Sunday June 16th, 2024
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Mahroussa: the Super Yacht That Refused to Die

Having had kings, queens and dignitaries from all over the world on its decks, the SS Mahroussa makes a comeback over a century after its building as Egypt inaugurates the new Suez Canal.

Staff Writer

Mahroussa: the Super Yacht That Refused to Die

The SS Mahroussa royal yacht was the first vessel to cross the Suez Canal when it opened in 1869. Joining Khedive Ismail on board was none other than the Empress France and wife of Napoleon III, the Emperor of Austria, the Crown Prince of Germany, among other European Royalty. With that in mind it seemed fitting that President Sisi announced that he too would celebrate the inauguration of the new Canal with world leaders aboard this century old yacht, and since Egypt’s in celebratory mood, we decided to look into the rich history of Egypt’s proudest ship.

Before the inauguration of the Suez Canal, Khedive Ismail commissioned the building of a boat that could compare to the accomplishment of building the Suez Canal in 1863. He enlisted Oliver Lang and the Samuda Brothers of Poplar, London, to construct the massive yacht, to the lead ships in the procession of boats to cross during the inauguration. At the time, the super yacht was considered among the largest, if not the biggest, ship and was the pride of the Egyptian Navy in Alexandria. The five floor super yacht had the capacity to carry 160 crew members and seemed to be used in one of three ways in its history; to entertain world leaders, to exile Egypt’s royalty, and training Egypt’s Navy.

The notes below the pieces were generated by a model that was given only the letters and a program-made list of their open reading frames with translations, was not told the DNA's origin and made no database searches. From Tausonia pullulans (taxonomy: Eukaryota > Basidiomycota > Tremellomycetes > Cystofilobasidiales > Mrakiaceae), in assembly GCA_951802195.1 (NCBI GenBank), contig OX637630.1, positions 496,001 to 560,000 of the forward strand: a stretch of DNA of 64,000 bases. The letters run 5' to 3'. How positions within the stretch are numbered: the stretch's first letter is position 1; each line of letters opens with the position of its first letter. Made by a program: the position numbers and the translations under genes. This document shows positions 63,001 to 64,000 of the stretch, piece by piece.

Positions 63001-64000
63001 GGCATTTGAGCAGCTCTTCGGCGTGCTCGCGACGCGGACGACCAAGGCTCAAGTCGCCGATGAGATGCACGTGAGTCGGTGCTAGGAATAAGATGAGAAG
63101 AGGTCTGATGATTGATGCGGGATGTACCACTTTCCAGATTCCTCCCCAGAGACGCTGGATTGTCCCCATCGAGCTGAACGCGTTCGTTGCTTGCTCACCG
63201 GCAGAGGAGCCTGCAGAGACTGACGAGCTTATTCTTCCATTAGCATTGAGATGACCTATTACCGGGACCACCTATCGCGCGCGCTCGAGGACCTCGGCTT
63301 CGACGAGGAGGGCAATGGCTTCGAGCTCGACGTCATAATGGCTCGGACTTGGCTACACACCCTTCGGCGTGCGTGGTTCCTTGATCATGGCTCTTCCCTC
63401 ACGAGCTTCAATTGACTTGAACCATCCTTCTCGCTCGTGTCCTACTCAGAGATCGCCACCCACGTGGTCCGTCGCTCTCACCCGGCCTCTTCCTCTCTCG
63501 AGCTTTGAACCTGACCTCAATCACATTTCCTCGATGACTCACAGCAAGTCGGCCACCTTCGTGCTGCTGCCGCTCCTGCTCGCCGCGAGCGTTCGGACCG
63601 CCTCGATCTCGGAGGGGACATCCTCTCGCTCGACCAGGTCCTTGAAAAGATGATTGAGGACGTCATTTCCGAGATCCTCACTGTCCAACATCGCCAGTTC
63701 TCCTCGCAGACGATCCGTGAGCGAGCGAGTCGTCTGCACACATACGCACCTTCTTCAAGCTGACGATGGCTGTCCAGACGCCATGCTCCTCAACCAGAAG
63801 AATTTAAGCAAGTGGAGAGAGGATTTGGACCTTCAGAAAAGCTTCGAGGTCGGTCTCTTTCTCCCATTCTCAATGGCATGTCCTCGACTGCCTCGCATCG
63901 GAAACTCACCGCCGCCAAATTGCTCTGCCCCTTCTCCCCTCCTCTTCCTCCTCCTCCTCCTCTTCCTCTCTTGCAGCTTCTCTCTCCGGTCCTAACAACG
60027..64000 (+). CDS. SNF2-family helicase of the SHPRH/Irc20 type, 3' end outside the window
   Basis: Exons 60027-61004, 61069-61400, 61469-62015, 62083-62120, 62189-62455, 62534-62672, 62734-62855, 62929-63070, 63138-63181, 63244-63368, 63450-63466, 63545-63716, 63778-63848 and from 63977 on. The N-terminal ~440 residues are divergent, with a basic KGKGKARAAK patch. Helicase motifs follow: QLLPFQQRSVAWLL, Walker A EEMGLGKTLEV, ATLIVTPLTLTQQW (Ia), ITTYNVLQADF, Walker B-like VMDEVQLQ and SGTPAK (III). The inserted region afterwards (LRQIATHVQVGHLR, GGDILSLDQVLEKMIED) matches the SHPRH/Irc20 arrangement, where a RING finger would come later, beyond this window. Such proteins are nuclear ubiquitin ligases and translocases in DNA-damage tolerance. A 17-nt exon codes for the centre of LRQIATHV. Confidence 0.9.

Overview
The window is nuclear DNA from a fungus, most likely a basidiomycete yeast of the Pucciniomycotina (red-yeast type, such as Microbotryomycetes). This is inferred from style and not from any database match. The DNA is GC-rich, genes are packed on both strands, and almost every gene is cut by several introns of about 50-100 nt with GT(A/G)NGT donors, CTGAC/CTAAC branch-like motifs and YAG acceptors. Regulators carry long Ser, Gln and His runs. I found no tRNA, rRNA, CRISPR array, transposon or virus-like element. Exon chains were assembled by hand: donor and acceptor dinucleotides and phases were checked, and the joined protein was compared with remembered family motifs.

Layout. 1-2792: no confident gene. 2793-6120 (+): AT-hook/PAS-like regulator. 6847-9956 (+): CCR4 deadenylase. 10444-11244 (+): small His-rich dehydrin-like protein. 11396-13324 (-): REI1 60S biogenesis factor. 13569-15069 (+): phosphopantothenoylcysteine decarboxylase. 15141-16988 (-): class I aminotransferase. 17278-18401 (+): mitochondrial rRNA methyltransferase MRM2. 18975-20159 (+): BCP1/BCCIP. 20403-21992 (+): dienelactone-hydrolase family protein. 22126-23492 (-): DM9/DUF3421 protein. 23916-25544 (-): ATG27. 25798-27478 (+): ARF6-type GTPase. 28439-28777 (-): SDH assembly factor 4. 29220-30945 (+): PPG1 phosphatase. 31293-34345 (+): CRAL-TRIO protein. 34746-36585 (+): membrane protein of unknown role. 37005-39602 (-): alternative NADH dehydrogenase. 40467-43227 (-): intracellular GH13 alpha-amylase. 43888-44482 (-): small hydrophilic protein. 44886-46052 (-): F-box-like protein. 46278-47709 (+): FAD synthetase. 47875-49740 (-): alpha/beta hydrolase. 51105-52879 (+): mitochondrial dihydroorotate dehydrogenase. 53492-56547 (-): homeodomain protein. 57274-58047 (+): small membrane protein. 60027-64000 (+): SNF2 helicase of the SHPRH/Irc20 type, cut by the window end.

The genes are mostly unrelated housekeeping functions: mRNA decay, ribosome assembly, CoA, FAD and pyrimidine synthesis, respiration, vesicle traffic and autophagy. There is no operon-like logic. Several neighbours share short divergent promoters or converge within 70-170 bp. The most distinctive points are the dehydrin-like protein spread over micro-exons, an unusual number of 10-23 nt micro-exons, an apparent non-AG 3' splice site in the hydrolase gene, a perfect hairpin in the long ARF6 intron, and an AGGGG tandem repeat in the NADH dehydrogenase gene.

From Khedive Ismail to King Farouk and from President Nasser to President Sisi, all of Egypt’s leaders have found one reason or another to take this prestigious ship out for a spin. Even though it was the oldest armed yacht in the world, the SS Mahroussa wasn’t really used in war, as it was too expensive to risk its demise in battle and better suited for holding important meetings and impressing international guests. Equipped with multiple gardens, cannons, lounges, elevators, and even a garage the massive ship was used during the wedding of King Farouk sister to the Shah of Iran in 1939. The SS Mahroussa is likely the most expensive yacht built of its time and was indicative of Khedive Ismail lavish spending ways which ultimately bankrupted the country shortly thereafter.

As a result of bankrupting the nation Khedive Ismail was forced into exile in 1879 and it came as no surprise to anyone that he would choose to flee to Italy aboard the ship he commissioned. Proving to be the original trendsetter, the SS Mahroussa became the ship of choice for the exiled, as both Khedive Abbas Hilmi II and King Farouk left their country aboard it. The removal of Farouk marked the end of Egypt’s monarchy, and when President Nasser took over in the popular coup, he decided to rename the SS Mahroussa to Al-Horreya, and began training Egypt’s cadettes aboard it. This would continue until about 1974, and when Sadat became president, he loved the ship so much that he returned to using it to hold meetings and entertain world leaders, as well as riding aboard during the reopening of the Suez canal.

Normally, Egypt has the worst track record in terms of performing maintenance, however the SS Mahroussa seemed to be exception as it was split in half and increased by 40 feet in 1872, having its boilers changed in 1894, renewing the engine in 1905, installing a telegraphy in 1912, changing from coal to diesel in 1919, completed renovated in 1952, serviced in 1987, and likely restored for the inauguration of new Suez Canal. Comparing that with how often we renovate our museums, demonstrates just how much Egypt treasured this luxurious and historic vessel. It isn’t clear if or when the ship’s name was changed back from Al-Horreya to SS Mahroussa, however when the news was announced that it would be at the inauguration everyone seemed to revert back to calling it the Mahroussa.

With Egyptian pride at its highest level since the 2011 uprising, it comes as no surprise that President Sisi has decided to mark this impressive accomplishment aboard Egypt’s most important and historic super yacht. The fact that it survived a 150 years is almost as impressive as building a new canal in just a year. The inclusion of the Mahroussa in the festivities is just the icing on already delicious cake and will be a sight that Egyptians won’t soon forget.

Photos provided by Tarek Makeen for